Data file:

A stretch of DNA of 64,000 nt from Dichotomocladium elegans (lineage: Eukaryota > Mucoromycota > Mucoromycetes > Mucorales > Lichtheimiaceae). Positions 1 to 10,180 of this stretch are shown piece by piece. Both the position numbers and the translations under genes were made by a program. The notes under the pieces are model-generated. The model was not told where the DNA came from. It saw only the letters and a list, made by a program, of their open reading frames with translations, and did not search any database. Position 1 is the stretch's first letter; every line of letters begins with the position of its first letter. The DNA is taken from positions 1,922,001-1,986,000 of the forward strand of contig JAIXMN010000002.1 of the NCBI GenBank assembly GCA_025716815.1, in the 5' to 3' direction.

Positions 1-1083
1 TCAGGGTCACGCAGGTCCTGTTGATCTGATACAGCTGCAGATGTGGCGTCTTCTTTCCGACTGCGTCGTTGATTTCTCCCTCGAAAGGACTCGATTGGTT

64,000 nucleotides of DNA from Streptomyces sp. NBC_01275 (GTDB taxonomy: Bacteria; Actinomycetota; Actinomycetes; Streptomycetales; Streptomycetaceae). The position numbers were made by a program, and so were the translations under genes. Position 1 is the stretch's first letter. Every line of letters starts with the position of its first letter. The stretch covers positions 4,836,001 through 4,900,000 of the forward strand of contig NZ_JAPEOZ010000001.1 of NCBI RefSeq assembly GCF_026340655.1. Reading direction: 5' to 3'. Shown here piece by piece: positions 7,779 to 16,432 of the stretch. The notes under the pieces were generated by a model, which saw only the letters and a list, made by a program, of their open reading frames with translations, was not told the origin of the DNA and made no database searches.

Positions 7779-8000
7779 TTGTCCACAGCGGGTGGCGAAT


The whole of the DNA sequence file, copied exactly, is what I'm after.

A stretch of DNA of 64,000 nt from Dichotomocladium elegans (lineage: Eukaryota > Mucoromycota > Mucoromycetes > Mucorales > Lichtheimiaceae). Positions 1 to 10,180 of this stretch are shown piece by piece. Both the position numbers and the translations under genes were made by a program. The notes under the pieces are model-generated. The model was not told where the DNA came from. It saw only the letters and a list, made by a program, of their open reading frames with translations, and did not search any database. Position 1 is the stretch's first letter; every line of letters begins with the position of its first letter. The DNA is taken from positions 1,922,001-1,986,000 of the forward strand of contig JAIXMN010000002.1 of the NCBI GenBank assembly GCA_025716815.1, in the 5' to 3' direction.

Positions 1-1083
1 TCAGGGTCACGCAGGTCCTGTTGATCTGATACAGCTGCAGATGTGGCGTCTTCTTTCCGACTGCGTCGTTGATTTCTCCCTCGAAAGGACTCGATTGGTT

64,000 nucleotides of DNA from Streptomyces sp. NBC_01275 (GTDB taxonomy: Bacteria; Actinomycetota; Actinomycetes; Streptomycetales; Streptomycetaceae). The position numbers were made by a program, and so were the translations under genes. Position 1 is the stretch's first letter. Every line of letters starts with the position of its first letter. The stretch covers positions 4,836,001 through 4,900,000 of the forward strand of contig NZ_JAPEOZ010000001.1 of NCBI RefSeq assembly GCF_026340655.1. Reading direction: 5' to 3'. Shown here piece by piece: positions 7,779 to 16,432 of the stretch. The notes under the pieces were generated by a model, which saw only the letters and a list, made by a program, of their open reading frames with translations, was not told the origin of the DNA and made no database searches.

Positions 7779-8000
7779 TTGTCCACAGCGGGTGGCGAAT